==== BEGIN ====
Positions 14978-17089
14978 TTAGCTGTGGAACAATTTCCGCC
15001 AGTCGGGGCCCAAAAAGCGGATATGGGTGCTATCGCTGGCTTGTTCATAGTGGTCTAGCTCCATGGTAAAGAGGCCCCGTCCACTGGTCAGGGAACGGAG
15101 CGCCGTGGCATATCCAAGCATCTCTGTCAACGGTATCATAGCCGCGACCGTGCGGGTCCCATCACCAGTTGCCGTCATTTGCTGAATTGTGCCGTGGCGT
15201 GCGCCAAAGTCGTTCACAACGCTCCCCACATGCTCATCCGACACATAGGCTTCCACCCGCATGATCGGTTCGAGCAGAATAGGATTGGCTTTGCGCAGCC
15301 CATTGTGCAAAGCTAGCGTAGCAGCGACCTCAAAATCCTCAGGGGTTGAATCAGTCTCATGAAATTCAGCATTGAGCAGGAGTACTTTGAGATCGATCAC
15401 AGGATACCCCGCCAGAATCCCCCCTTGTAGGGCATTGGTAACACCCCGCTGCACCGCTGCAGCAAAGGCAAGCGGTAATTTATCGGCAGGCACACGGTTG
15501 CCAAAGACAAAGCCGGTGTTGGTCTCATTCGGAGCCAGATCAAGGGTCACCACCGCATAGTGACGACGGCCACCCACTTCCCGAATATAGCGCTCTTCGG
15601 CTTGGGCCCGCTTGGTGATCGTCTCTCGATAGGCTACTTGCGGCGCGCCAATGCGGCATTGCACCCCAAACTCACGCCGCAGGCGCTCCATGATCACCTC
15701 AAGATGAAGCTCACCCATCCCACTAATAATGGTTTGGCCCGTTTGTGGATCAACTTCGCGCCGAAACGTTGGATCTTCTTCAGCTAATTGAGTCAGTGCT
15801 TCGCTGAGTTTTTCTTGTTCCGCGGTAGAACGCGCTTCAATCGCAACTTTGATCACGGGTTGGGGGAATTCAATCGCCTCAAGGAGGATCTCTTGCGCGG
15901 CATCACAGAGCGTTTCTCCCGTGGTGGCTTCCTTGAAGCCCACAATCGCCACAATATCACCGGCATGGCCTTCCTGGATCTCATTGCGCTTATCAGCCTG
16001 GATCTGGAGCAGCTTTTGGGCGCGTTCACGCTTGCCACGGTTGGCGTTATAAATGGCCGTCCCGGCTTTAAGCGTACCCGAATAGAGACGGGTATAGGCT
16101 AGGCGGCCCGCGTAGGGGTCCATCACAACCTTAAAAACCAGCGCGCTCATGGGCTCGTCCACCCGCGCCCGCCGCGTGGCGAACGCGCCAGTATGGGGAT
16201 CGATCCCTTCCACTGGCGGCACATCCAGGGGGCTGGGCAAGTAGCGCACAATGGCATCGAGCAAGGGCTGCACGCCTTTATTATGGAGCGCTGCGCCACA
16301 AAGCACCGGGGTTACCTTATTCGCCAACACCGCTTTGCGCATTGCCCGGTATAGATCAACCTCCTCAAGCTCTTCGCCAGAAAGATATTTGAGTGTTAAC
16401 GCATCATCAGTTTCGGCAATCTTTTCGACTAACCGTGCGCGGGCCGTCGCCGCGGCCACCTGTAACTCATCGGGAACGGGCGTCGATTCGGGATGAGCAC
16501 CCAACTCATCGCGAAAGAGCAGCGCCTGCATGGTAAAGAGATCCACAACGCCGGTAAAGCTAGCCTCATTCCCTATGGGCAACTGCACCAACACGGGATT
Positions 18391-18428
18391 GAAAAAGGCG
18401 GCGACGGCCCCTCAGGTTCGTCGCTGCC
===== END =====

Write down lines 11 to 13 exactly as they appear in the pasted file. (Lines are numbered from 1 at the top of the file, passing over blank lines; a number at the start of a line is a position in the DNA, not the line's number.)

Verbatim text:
15801 TCGCTGAGTTTTTCTTGTTCCGCGGTAGAACGCGCTTCAATCGCAACTTTGATCACGGGTTGGGGGAATTCAATCGCCTCAAGGAGGATCTCTTGCGCGG
15901 CATCACAGAGCGTTTCTCCCGTGGTGGCTTCCTTGAAGCCCACAATCGCCACAATATCACCGGCATGGCCTTCCTGGATCTCATTGCGCTTATCAGCCTG
16001 GATCTGGAGCAGCTTTTGGGCGCGTTCACGCTTGCCACGGTTGGCGTTATAAATGGCCGTCCCGGCTTTAAGCGTACCCGAATAGAGACGGGTATAGGCT